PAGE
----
9. Only if all players are paid subscribers, with "skin in the game", so to speak. With easy-come, easy-go F2P, the player type that enjoys being disruptive becomes a factor. Per the extensive experience of the original CRS group at game creation and management, the creativity of such disruptors exceeds the ability of game managers to keep up. Friendly kills, for instance, are not always the actual fault of the shooter. Sometimes the shooter had no visibility on the killed friendly, even though that friendly is irate at being killed. Sometimes the killed friendly intentionally moved into another player's fire. The negative rank points concept is a management nightmare in practice, because good customers are vocally complaining that they were penalized for something that another player caused, and if no GM witnessed the event there's no good resolution path. .votekick also can be a management problem. Any such mechanism will be taken advantage of, to get rid of an unwanted player that wasn't actually griefing...a non-member disruptor on a carefully planned squad operation, for instance. How do the game managers handle complaints that that's happened? Until the game can have enough GMs to be everywhere at once at all times, FF=on is just commercially non-viable.
  10. Games are very simplified compared to real life combat. In order to get to an overall-realistic-feeling degree-of-difficulty and learned-skills requirement, some of the few parameters that the game developers can control are over-emphasized. Other players have adapted to it, via their own combination of skills and learning.
  11. WWII tanks with power turret drive used one of three systems; 1. Electric drive off the main (engine starting) battery set, with energy replenishment by the main engine generator. Generators, unlike post-WWII automotive alternators, required engine RPM of typically twice idle before their output voltage was high enough to provide charging, so with the engine off or running at idle the batteries ran everything...until they were discharged, at which point the main engine could not be electrically restarted and required manual cranking if such a system was provided, or a jump start from another vehicle. Examples: French B and S tanks. 2. Electric drive off an auxiliary battery charged by an auxiliary ("donkey") engine which drive a generator and was governed to run at a single rpm high enough to always provide charge. Example: German PzKpfW IV. 3. Hydraulic drive off a hydraulic pump driven by the main engine. Since storage of significant energy is not practical in hydraulic systems, the pump had to be running to create pressure. The advantage of such a system is that much more HP can be applied through a small hydraulic motor, compared to the same amount of turret turning force from an electric system of the same volume and weight. The disadvantage is that the hydraulic pressure is linearly proportional to engine RPMs, so the hydraulic motor runs very slow at idle, goes like crazy at redline, and is zero with the engine off. Yes, exactly. But revving a tank engine to create more hydraulic rotation speed makes the exhaust sound much louder than at idle, and of course much louder than when off. Correct modeling of different transmission types and thus hull pivot turn capabilities is another "opportunity for improvement" for CRS. That's inherent to using a continuously proportioning hydraulic transmission, not a separate design choice. in any case, tank drivers had a job to do, and whatever controls they were provided with was how they did that job. If their tank had a mechanical transmission, they got to be good with brake levers and other controls if they had the aptitude. Obviously hydraulic transmissions were the wave of the future. They however were vastly more expensive to build. Was it a good idea for the Germans to design future-tanks if it meant they could only build a quarter as many of them compared to a hypothetical alternate design that was only as engineering-sophisticated (which is to say, crude but effective enough) as their key opponent's tanks? Were the Germans fighting a war, or were they engaged in an engineering-elegance contest? That's been a question for the historians.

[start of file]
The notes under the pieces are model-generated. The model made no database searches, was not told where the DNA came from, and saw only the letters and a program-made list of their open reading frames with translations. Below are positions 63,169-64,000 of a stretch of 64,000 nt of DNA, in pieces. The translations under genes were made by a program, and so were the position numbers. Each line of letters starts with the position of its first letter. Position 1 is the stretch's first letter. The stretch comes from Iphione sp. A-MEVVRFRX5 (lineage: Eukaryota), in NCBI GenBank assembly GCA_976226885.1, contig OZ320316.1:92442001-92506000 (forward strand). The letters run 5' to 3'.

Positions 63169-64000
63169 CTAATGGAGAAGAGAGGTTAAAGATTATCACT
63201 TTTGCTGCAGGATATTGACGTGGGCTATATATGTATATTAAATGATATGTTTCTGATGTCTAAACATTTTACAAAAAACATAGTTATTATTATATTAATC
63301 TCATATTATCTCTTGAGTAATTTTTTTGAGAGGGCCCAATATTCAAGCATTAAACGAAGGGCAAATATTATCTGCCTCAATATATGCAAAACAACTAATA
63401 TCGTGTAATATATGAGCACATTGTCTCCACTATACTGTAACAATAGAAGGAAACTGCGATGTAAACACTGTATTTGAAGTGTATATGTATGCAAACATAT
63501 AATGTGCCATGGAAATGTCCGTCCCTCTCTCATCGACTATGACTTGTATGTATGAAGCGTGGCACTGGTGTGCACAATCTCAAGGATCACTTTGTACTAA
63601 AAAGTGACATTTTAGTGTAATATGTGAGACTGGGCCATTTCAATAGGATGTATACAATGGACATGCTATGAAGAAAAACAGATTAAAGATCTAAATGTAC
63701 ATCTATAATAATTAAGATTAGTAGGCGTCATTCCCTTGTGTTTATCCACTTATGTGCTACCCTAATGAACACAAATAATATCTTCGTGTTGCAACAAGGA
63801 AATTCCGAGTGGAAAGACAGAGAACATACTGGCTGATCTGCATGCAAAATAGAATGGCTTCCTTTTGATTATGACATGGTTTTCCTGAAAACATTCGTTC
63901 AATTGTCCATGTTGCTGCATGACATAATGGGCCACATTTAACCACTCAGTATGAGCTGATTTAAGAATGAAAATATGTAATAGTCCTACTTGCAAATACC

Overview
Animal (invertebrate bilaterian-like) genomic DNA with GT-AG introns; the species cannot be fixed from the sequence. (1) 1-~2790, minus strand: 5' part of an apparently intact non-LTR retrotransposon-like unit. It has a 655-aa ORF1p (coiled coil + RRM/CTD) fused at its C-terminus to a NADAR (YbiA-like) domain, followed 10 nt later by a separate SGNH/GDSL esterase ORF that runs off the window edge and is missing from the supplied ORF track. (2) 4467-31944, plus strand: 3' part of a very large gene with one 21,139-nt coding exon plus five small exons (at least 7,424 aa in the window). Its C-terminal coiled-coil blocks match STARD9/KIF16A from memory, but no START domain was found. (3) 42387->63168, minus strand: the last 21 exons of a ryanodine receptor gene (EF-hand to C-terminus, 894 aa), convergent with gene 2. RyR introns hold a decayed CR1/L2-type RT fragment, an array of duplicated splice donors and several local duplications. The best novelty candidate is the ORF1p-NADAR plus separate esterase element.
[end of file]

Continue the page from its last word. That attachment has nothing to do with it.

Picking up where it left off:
12. The "solution" to the "Tiger problem" is to proceed to introduction of the Panther triad...I hope, Panther + M36B1 90mm + Firefly...after which the tanking game will be entirely a matter of who gets the first hit.
  13. Current CRS management decides how to market their game. In earlier times CRS said that other (mostly bigger, mostly much-larger-marketing-budget) FPS games had soaked up the customers who don't care about realism or don't have a correct understanding of it, and greater realism seemed to be CRS's opportunity-niche.
  14. Incorrect. It was an intentional CRS design decision, since the intended marketing was toward realism. While a tank crew obviously could and did exit their disabled tank and run for their lives, a tank crewman getting out and becoming an infantryman, in the general case, would be unrealistic. So, that wasn't made part of the code. Getting out of a tank to become infantrymen. Getting out of a vehicle to take a leak, or go have dinner, or because you just got stuck or had a wheel blown off and you'd rather run for cover than stay there and die, is quite realistic. It however is not an action that needs to be modeled as part of a combat game. A tanker jumping out to become an infantryman is not realistic, which...it was said by CRS in the early days...is why it's not part of this game.